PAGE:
During the 2006 gubernatorial election in Massachusetts, I came to the conclusion that I’d been wasting my vote in almost every election since 1980 when I was first eligible to vote. I had been voting for the lesser of two evils in almost every election. In 2006 I listened to Deval Patrick and Kerry Healey spew a bunch of double speak that basically amounted to “We will not do anything about patronage jobs in government, nor work to lower property taxes, nor reign in pension spending or benefits for government workers. We will maintain the status quo and you may have it topped with caramel or whipped cream but that’s the extent of the change between us.”
    That was when I came to the conclusion that voting for the lesser of two evils in a political race is simply betting that you are helping to kill your city, town, county, commonwealth, state, or republic a little more slowly. I resolved to vote for the best candidate for an office from that date on regardless of their electability and regardless of whether they were even on the ballot.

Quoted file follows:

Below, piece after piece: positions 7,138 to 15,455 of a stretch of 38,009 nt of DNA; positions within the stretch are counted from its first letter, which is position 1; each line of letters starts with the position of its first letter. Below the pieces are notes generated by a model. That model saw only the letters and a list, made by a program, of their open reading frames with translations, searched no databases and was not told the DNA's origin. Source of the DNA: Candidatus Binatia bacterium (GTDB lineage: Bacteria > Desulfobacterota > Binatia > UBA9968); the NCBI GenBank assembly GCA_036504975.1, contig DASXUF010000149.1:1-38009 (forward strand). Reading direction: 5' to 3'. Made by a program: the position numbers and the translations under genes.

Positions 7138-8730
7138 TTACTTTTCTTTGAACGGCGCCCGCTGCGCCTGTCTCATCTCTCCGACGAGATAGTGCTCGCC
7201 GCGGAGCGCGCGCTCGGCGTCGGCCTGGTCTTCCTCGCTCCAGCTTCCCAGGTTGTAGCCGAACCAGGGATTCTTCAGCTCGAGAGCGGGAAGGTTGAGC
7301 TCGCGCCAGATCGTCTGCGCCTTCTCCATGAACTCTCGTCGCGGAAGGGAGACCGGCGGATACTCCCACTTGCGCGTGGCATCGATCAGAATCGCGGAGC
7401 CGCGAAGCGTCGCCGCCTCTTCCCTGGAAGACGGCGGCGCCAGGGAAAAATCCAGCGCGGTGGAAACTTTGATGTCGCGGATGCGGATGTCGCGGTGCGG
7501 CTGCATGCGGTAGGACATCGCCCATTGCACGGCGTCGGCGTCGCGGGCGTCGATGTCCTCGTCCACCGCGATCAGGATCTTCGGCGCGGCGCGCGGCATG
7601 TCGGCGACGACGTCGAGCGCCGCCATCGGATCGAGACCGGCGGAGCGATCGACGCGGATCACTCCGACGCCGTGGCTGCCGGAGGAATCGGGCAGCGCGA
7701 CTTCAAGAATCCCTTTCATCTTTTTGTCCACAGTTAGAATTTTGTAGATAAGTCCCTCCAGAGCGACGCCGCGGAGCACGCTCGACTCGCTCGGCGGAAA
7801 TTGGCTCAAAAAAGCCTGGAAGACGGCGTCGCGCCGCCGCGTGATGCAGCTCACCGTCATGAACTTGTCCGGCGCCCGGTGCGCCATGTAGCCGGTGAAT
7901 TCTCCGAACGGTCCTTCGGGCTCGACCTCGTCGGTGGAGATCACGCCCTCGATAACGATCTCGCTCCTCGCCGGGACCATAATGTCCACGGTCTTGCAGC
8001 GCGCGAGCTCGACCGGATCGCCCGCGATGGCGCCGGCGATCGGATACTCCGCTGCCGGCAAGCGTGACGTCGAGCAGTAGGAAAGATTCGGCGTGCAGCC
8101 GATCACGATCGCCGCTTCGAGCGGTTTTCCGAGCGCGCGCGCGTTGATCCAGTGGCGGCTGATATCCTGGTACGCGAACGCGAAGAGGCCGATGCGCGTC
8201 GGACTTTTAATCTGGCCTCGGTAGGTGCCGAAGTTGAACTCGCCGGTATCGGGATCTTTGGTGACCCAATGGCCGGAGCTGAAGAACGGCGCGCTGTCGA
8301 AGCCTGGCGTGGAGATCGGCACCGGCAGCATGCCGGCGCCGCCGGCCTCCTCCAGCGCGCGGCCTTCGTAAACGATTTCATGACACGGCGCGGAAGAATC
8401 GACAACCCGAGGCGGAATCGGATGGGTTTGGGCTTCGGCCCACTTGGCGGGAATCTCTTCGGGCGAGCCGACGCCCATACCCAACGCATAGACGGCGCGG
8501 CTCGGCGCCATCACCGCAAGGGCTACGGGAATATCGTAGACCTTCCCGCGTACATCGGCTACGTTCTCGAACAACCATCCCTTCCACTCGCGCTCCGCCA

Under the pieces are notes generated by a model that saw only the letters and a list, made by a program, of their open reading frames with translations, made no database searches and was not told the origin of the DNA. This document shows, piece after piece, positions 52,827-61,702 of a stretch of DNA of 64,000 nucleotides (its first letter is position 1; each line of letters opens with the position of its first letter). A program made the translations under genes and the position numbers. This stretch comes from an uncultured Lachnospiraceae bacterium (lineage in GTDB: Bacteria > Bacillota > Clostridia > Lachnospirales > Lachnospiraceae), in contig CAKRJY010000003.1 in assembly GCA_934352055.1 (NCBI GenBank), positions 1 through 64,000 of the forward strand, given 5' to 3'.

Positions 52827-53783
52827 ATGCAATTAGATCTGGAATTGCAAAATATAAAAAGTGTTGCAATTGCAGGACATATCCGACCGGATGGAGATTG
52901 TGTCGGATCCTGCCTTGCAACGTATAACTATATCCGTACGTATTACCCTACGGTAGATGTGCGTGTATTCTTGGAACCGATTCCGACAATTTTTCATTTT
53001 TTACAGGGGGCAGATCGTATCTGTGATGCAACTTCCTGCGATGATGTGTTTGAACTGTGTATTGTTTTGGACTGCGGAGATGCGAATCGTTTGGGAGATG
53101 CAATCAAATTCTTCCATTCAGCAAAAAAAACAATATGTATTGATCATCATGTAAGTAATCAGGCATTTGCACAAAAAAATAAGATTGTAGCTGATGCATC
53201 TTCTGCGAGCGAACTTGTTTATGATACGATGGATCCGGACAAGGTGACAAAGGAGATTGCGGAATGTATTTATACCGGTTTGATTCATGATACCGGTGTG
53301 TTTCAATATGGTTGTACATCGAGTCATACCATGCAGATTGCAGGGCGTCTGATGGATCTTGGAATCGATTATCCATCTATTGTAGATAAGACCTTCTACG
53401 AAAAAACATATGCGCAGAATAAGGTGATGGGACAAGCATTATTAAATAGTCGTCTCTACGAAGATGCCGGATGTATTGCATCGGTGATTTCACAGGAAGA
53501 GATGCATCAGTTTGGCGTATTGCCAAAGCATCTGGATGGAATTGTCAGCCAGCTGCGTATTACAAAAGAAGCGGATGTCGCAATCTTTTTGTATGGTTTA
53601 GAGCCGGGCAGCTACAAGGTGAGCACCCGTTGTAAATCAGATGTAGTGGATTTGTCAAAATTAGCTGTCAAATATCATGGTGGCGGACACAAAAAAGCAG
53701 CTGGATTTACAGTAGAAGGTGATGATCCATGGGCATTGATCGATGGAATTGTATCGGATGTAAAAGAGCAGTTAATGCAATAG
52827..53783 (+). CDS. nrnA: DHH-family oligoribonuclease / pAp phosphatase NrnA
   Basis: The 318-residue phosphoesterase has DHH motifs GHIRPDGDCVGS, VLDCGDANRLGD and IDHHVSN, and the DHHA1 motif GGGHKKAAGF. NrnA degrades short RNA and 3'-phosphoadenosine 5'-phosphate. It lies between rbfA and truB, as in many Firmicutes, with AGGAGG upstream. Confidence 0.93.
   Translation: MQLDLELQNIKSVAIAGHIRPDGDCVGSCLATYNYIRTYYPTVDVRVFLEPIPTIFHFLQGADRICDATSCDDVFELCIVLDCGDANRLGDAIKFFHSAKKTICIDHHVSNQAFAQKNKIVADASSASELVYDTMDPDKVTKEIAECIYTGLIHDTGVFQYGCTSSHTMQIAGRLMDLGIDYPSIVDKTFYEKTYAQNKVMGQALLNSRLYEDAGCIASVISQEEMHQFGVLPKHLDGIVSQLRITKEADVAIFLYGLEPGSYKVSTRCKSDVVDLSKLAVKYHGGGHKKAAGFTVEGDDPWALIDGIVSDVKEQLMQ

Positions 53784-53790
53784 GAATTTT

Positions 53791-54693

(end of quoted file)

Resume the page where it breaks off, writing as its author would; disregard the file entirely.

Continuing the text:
In 2008, faced with a choice between a triple dipping opportunist who mantles himself in a single selfless and courageous act as armor against all the questionable, corrupt, self serving, and contemptible actions of his life and careers and a narcissistic demagogue with a messiah complex, I chose to write in candidates I felt would actually serve the Republic rather than merely further burnish their own egos. I wrote in Bill Owens (former Republican governor of Colorado) and David Freudenthal (then Democratic governor of Wyoming). While I didn’t agree with everything these men did or endorse, I respected the fact that both, while running for office, made promises to do certain things if elected; and, when elected, did those things.